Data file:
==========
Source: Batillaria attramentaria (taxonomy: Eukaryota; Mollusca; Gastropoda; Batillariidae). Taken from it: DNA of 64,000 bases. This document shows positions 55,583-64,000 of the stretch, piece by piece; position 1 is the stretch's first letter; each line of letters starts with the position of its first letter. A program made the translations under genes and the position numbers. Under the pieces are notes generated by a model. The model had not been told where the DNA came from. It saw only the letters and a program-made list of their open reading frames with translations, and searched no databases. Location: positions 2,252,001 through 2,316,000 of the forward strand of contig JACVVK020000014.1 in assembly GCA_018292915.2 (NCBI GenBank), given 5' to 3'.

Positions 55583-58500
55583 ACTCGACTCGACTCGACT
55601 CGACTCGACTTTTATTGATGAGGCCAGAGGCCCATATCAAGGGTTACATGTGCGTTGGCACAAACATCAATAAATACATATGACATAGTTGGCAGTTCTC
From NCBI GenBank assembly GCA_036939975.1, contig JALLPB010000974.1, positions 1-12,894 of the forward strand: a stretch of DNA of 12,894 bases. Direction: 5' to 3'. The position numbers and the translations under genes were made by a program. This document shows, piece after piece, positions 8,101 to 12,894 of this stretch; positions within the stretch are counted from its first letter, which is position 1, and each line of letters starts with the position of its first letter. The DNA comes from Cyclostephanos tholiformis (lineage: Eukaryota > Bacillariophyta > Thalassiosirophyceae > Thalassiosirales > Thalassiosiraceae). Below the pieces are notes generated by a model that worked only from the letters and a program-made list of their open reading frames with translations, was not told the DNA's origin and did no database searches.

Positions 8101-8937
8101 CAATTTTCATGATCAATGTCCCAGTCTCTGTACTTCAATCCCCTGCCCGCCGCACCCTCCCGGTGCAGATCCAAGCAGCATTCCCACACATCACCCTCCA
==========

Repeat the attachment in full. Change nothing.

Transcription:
Source: Batillaria attramentaria (taxonomy: Eukaryota; Mollusca; Gastropoda; Batillariidae). Taken from it: DNA of 64,000 bases. This document shows positions 55,583-64,000 of the stretch, piece by piece; position 1 is the stretch's first letter; each line of letters starts with the position of its first letter. A program made the translations under genes and the position numbers. Under the pieces are notes generated by a model. The model had not been told where the DNA came from. It saw only the letters and a program-made list of their open reading frames with translations, and searched no databases. Location: positions 2,252,001 through 2,316,000 of the forward strand of contig JACVVK020000014.1 in assembly GCA_018292915.2 (NCBI GenBank), given 5' to 3'.

Positions 55583-58500
55583 ACTCGACTCGACTCGACT
55601 CGACTCGACTTTTATTGATGAGGCCAGAGGCCCATATCAAGGGTTACATGTGCGTTGGCACAAACATCAATAAATACATATGACATAGTTGGCAGTTCTC
From NCBI GenBank assembly GCA_036939975.1, contig JALLPB010000974.1, positions 1-12,894 of the forward strand: a stretch of DNA of 12,894 bases. Direction: 5' to 3'. The position numbers and the translations under genes were made by a program. This document shows, piece after piece, positions 8,101 to 12,894 of this stretch; positions within the stretch are counted from its first letter, which is position 1, and each line of letters starts with the position of its first letter. The DNA comes from Cyclostephanos tholiformis (lineage: Eukaryota > Bacillariophyta > Thalassiosirophyceae > Thalassiosirales > Thalassiosiraceae). Below the pieces are notes generated by a model that worked only from the letters and a program-made list of their open reading frames with translations, was not told the DNA's origin and did no database searches.

Positions 8101-8937
8101 CAATTTTCATGATCAATGTCCCAGTCTCTGTACTTCAATCCCCTGCCCGCCGCACCCTCCCGGTGCAGATCCAAGCAGCATTCCCACACATCACCCTCCA